This is not a task solely for government-at any level-to do alone. There is a large role that industry can and should play in local communities in providing new and used equipment, enriching curricula, supplying adjunct instructors, and training teachers. In addition to direct financial investment in the public schools, governments can sponsor programs to teach K-12 students about IT opportunities, develop model programs, disseminate information about best practices, stimulate academic-industry partnerships, and make the public aware of the importance of improved education. A great deal has already been accomplished in this area, particularly in providing adequate computing facilities to the schools. It appears that the schools have made more progress in obtaining facilities than they have in the other three areas: adequate counseling, teacher training, and curriculum development.

1.6. The federal government, and especially state governments, should help to strengthen traditional higher educational programs in IT-related areas.

The higher educational system is a tremendous national resource and remains the foundation for providing IT-workers. It is basically healthy, but needs some augmentation in the IT areas. The government can encourage colleges and universities to expand and create degree and non-degree options at all levels that better prepare students to meet industry needs. These programs can simultaneously provide up-to-date basic skills training, while being more attentive to the workforce objectives of industry.

The need seems to be greatest at the associate's and master's degree levels, which are more career-oriented than the baccalaureate and the doctorate. Fewer than one-third of the community colleges are offering associate degree programs in IT-related areas. Many universities could offer professionally oriented master's programs that better meet the needs of local industry for mid- to high-level IT workers. Governments can have a profound influence on the programs offered by the formal educational system, using the power of leadership by elected officials, incentives added to current funding programs to colleges and universities, new funding programs, statistics about the need of programs, and development and communication for best practices.

1.7. Government can help faculty and educational staff adapt to the new demand for IT-trained students.

There is a long-standing tension, not only in IT-related curricula, between basic educational and career goals. U.S. colleges and universities are the envy of the world, which indicates that many aspects of the curriculum are already balanced appropriately, but there is room for improvement. For example, in doctoral programs many faculty believe that their goal is to produce clones of themselves-graduates who have the same skills and aspirations as they do. These programs tend to produce too many people who are trained for careers in research universities, and not enough who are trained to enter industry or to teach in the teaching-oriented institutions that train the majority of undergraduates who enter the IT field. At the associate degree level, the faculty need to review whether vendor-specific curricula are meeting their basic educational needs.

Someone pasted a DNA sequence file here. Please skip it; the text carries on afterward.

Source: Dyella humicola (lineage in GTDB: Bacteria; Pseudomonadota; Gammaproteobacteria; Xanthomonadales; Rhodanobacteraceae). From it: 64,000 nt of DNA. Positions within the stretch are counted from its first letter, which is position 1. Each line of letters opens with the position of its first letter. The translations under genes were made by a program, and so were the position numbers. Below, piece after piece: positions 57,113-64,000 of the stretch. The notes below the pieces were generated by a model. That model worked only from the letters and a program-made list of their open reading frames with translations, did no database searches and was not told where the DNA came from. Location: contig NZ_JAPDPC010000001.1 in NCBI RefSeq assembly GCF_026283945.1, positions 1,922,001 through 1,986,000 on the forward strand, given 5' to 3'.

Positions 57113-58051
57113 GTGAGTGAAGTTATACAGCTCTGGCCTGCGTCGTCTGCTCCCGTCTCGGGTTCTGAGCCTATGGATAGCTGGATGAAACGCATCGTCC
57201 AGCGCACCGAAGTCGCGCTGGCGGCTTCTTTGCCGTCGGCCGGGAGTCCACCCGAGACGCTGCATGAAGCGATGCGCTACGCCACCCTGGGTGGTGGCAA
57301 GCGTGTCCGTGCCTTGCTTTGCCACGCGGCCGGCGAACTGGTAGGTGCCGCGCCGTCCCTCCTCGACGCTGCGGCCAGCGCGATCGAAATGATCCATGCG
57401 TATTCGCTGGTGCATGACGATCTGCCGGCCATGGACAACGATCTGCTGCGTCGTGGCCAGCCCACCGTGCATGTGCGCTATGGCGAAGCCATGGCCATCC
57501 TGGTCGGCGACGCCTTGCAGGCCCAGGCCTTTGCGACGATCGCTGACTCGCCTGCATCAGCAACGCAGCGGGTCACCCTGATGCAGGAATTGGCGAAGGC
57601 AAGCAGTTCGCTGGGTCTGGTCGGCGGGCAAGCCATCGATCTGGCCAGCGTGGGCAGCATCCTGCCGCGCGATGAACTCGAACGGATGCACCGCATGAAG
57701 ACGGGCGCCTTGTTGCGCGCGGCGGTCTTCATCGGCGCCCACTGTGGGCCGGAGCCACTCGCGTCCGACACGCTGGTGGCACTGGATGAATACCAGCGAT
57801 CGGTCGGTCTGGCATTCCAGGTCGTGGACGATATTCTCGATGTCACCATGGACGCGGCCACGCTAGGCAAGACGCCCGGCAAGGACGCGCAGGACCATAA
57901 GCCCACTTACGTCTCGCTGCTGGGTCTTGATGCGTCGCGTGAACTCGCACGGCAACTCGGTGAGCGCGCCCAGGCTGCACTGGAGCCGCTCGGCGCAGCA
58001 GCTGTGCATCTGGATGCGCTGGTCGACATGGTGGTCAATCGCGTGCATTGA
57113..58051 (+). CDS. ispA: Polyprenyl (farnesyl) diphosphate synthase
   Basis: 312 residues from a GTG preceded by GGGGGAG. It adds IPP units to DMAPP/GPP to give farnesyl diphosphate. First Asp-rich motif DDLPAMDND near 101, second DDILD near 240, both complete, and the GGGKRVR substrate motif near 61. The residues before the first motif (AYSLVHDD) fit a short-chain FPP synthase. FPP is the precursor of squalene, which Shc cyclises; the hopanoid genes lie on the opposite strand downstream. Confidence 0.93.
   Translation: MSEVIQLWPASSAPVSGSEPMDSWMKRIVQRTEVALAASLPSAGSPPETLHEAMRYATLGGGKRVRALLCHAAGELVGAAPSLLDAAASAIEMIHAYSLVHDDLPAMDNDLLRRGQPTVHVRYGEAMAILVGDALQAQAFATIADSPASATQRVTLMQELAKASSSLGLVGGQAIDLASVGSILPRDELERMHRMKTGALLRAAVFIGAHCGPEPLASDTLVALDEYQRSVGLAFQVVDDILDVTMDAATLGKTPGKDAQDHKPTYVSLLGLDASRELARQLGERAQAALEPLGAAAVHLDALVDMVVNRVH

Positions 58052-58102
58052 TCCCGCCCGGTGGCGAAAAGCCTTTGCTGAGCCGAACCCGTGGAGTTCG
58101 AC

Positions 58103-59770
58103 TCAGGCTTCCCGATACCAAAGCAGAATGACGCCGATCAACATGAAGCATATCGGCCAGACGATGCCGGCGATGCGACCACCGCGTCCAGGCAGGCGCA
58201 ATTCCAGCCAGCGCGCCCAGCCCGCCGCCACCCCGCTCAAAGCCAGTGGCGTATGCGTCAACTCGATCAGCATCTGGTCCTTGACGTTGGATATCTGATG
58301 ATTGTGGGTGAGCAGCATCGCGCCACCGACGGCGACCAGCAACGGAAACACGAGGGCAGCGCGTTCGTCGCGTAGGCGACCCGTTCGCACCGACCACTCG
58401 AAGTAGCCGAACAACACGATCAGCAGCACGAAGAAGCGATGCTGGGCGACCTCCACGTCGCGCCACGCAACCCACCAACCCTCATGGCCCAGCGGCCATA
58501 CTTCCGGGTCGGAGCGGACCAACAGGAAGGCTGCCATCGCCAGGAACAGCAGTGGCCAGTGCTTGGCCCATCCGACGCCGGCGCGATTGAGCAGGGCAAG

1.8. Government should help to attract more students into graduate programs in IT-related disciplines.

Although enrollments have increased slightly in the past several years, universities are still having difficulty recruiting students-especially those who are U.S. citizens-to attend graduate school in IT-related programs. They also are experiencing increasing difficulty in retaining their graduate students long enough to complete their degrees, especially the Ph.D. degree. The percentage of U.S. students in these graduate programs has recently fallen to less than fifty percent. Government should provide new fellowships and traineeships to encourage graduate study in these disciplines, especially for U.S. citizens. It has been the general practice to base fellowship support in computing disciplines (as in other science and engineering disciplines) primarily on intellectual and scholarly merit. There are sound reasons for this practice, but other factors, including the intention to enter critical areas (such as teaching) and geographical location, should also be considered. The National Research Service Awards offered by the National Institutes of Health might be one model to consider for information technology.

1.9. Government should help faculty and staff cope with the greatly increased demand in the IT area.

Many university faculty in IT-related disciplines are feeling heavily overworked, which is affecting their ability to carry out their principal duties of teaching and research, and also causing some faculty to leave the profession. Contributing factors include heavy undergraduate teaching loads (compared with other science and engineering disciplines) due to lack of faculty, large classes, heavy committee work assignments to help out the university central administration and other university departments with their expanding IT needs, lack of adequate support staff to help with teaching laboratories, increased pressure from university central administrations to bring in external funding, and the need to be constantly writing funding proposals because of the small, short-term grants given by federal agencies. Federal and state governments could ease this situation by providing funding for support staff, both to the faculty themselves and to their departments, and by having larger individual grants that cover longer periods of time.